This is a tough question because whatever is accomplished is done with teamwork. I could say I held the Space Coast Chapter together for the past six years, but I could not have done it without our Board members. On the state level, I have had a voice, which is only meaningful if others listen. Fortunately, the members of FAMP and the Foundation do listen. 
With the Awards Committee, we increased the number of awards given to our members to say thank you for their contributions, and we also had more chapters participating in the awards than had been in the past. But, again, it wasn’t just me, it was the entire committee.
 
What is synergy between FAMP and NAMB?
I have concentrated primarily on FAMP; however, I do know that ideas have been passed back and forth between the two organizations. However, what may work for a national association does not always work locally for a state organization. 
 
As for involvement in the federal legislative process, NAMB is the leader, and makes FAMP stronger through its involvement.
 
In your opinion, what can be done to bring more young people into mortgage careers?
Success in this industry depends on knowledge and good work ethics. In my opinion, internships on the high school and college levels within mortgage companies would afford young people the opportunity to learn from the bottom up on just how the industry works.
 
Too many loan officers start out as just loan officers, and although they have completed all of their education requirements, they do not know the everyday responsibilities of the loan officer. Once they learn it is not a nine to five job, and that they must interact with all parties to the transaction, and sometimes without compensation, they leave the industry. Without knowing the internal workings, they will spin their wheels, and not have the confidence to succeed. FAMP now offers a boot camp for that reason.
 
How would you define your state's housing market?
Right now, Florida’s housing market is good. It is a seller’s market, so the buyers tell me. It appears once they decide to put a bid on a house, there has already been another bid accepted. What used to be an average priced home of $80,000 is now $150,000 and upward. 

Phil Hall is Managing Editor of National Mortgage Professional Magazine. He may be reached by e-mail at PhilH@MortgageNewsNetwork.com.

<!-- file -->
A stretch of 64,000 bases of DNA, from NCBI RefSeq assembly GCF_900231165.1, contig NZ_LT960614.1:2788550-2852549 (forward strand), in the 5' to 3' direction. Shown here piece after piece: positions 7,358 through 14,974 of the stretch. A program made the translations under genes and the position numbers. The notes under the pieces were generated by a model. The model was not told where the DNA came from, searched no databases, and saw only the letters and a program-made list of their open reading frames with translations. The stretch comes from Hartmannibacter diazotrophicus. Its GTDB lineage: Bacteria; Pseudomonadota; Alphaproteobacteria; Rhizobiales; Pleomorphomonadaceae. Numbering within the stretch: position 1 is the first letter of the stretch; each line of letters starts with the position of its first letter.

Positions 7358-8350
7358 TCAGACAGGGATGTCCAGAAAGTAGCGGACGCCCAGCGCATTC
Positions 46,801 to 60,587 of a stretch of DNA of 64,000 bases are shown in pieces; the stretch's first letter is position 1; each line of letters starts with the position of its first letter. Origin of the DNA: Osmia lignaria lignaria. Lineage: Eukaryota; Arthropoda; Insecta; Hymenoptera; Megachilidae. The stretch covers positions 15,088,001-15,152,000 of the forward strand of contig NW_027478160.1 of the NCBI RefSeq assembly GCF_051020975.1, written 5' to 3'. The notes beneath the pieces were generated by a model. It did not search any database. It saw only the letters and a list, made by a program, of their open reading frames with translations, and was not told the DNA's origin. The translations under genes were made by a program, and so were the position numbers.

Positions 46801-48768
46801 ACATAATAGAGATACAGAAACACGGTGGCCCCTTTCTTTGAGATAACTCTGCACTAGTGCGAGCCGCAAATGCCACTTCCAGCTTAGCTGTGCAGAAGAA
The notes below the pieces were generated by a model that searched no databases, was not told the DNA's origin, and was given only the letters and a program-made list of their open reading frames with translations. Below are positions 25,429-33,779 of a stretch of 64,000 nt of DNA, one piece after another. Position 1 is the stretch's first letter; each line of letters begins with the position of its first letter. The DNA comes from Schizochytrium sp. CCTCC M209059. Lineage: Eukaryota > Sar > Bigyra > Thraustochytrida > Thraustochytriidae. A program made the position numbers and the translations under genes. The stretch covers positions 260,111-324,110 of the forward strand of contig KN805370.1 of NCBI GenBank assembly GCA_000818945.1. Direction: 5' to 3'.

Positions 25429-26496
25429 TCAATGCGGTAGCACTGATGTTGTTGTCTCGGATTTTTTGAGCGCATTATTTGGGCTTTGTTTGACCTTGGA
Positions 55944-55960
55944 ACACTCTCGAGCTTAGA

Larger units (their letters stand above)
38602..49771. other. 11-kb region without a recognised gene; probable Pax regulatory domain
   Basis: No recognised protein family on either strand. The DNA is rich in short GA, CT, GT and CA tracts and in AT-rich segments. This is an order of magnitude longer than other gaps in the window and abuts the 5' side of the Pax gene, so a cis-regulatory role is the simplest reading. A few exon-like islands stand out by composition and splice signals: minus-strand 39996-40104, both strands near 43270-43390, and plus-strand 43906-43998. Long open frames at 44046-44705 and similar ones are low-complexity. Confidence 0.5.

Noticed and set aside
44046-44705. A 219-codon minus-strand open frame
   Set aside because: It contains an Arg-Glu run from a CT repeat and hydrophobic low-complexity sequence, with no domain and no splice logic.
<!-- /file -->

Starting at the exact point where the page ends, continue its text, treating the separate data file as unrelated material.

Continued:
John Repasky is founder and president of Scottsdale, Ariz.-based Counsel Mortgage Group LLC and president of the Central Chapter of the Arizona Association of Mortgage Professionals (AzAMP)
John Repasky is founder and president of Scottsdale, Ariz.-based Counsel Mortgage Group LLC and president of the Central Chapter of the Arizona Association of Mortgage Professionals (AzAMP). National Mortgage Professional Magazine recently spoke with him regarding his work with this Chapter of his state’s trade association.
 
How and why did you first get involved in AzAMP? Can you share the track within your association that led to the leadership role in your chapter?
I have been in the mortgage business for approximately 15 years. I thought it would be good to give back to my profession, as it has been good to me. I was elected as president-elect of the Central Chapter of the AzAMP and now serve as the president of the Central Chapter.
 
Why do you feel members of the mortgage profession in your state join AzAMP?
To stay informed as to what is happening in the industry. We have monthly meetings where we discuss the topics of the day affecting our businesses, government affairs updates, and have a guest speaker give topical information. For example, we have had credit companies, financial analysts, state regulators and a congressman speak to our group.
 
What role does your association play in the legislative and regulatory environments? Are there any items on the current agenda you would like to highlight?
We are a member of NAMB and participate annually in the NAMB Legislative & Regulatory Conference in Washington, D.C. We share the same issues NAMB proposed at the Legislative Conference regarding loan originator education and removing payments to brokers in the three percent points and fees cap. We are interested in what will happen to Dodd-Frank in the new Trump Administration and how it will affect our businesses.
 
What do you see as your most significant accomplishments with AzAMP?
I am proud to be a part of an energetic team that makes up our Board. It is the work of the entire Board which advances our association. We’ve had membership drives, increased use of our Web site and social media, discussions regarding continuing education opportunities, and open meetings regarding the issues of the day.
 
In your opinion, what can be done to bring more young people into mortgage careers?
Education that our profession is one area where you can help people and make a good living. Many students come out of school wanting to help people. Our profession is one where you can directly help someone with, most likely, the most important financial decision of their lives. It is a rewarding profession where you know you helped someone achieve homeownership.